Washington’s last-minute budget deal did not include a provision that would have killed a stringent for-profit college regulation, and Pell Grants remained intact despite deep cuts in education spending over the next six months.
The for-profit regulations pushed by the Obama administration for more than two years would affect some of the nation’s largest online colleges, such as the University of Phoenix and Kaplan University, by stripping schools of federal loan money if too many of their students maintain high loan debt-to-income ratios, among other provisions.
Read more on for-profit college regulations…
Although the anti-regulation provision was pushed primarily by Congressional Republicans, a bipartisan letter was submitted April 4 that would have barred the U.S. Department of Education (ED) from implementing the new regulations on for-profit programs.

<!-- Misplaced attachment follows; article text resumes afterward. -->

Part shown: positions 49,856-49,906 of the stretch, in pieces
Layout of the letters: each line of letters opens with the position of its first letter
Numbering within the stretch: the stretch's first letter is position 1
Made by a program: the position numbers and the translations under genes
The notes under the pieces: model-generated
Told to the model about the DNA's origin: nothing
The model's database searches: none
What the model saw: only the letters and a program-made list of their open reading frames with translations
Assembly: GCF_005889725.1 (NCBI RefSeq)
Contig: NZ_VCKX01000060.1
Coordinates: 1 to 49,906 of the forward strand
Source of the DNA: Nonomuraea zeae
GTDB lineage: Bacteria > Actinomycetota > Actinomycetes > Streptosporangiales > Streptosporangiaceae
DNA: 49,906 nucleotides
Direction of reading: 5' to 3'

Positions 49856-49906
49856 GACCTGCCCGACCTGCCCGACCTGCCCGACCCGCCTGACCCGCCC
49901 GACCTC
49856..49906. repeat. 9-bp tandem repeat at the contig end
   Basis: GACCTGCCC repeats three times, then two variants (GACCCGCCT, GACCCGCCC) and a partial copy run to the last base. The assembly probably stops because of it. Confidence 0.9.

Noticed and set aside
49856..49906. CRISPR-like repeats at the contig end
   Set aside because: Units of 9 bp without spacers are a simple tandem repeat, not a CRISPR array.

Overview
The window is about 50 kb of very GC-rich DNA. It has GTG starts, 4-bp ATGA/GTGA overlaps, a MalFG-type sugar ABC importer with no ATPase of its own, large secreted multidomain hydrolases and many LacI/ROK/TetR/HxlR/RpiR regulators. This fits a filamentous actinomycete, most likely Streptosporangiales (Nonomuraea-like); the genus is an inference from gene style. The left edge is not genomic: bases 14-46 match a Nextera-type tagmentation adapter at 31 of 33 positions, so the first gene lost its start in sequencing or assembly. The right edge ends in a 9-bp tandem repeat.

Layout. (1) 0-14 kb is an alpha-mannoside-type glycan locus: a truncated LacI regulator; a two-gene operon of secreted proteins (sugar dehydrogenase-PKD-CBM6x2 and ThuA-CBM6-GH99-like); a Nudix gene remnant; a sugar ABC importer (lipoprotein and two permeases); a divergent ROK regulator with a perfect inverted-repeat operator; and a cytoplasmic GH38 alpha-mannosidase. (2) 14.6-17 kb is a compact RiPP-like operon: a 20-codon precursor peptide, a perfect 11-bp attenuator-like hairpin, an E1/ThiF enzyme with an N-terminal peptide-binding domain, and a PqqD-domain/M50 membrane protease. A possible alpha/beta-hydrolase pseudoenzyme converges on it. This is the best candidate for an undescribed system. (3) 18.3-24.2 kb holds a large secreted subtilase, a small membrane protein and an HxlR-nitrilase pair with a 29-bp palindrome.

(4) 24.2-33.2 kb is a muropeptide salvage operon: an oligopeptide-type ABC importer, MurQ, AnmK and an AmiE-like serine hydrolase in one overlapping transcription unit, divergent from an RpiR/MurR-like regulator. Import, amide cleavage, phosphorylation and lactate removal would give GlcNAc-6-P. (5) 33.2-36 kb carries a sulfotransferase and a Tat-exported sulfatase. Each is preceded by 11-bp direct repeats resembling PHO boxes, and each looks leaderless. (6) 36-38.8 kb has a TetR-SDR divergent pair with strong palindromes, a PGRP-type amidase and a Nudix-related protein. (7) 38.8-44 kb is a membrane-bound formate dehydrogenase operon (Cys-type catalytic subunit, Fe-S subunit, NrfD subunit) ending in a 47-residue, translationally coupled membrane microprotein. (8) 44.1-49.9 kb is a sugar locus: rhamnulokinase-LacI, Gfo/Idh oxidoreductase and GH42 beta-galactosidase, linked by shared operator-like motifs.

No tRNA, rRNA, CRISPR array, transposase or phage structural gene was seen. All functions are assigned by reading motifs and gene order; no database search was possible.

The provision – or “rider” – to the budget compromise was left out of the final agreement, however, paving the way for gainful employment rules to take effect July 1, 2012, as ED outlined last fall.
The letter supporting the end of gainful employment rules – signed by 12 House members — charged that regulating for-profit colleges would “harm job creation” and prevent 400,000 people annually from entering the workforce with “new skills.”
“These regulations are a clear example of federal overreach into the affairs of American institutions of higher education,” the letter said.
- Research: Social media has negative impact on academic performance - April 2, 2020
- Number 1: Social media has negative impact on academic performance - December 31, 2014
- 6 reasons campus networks must change - September 30, 2014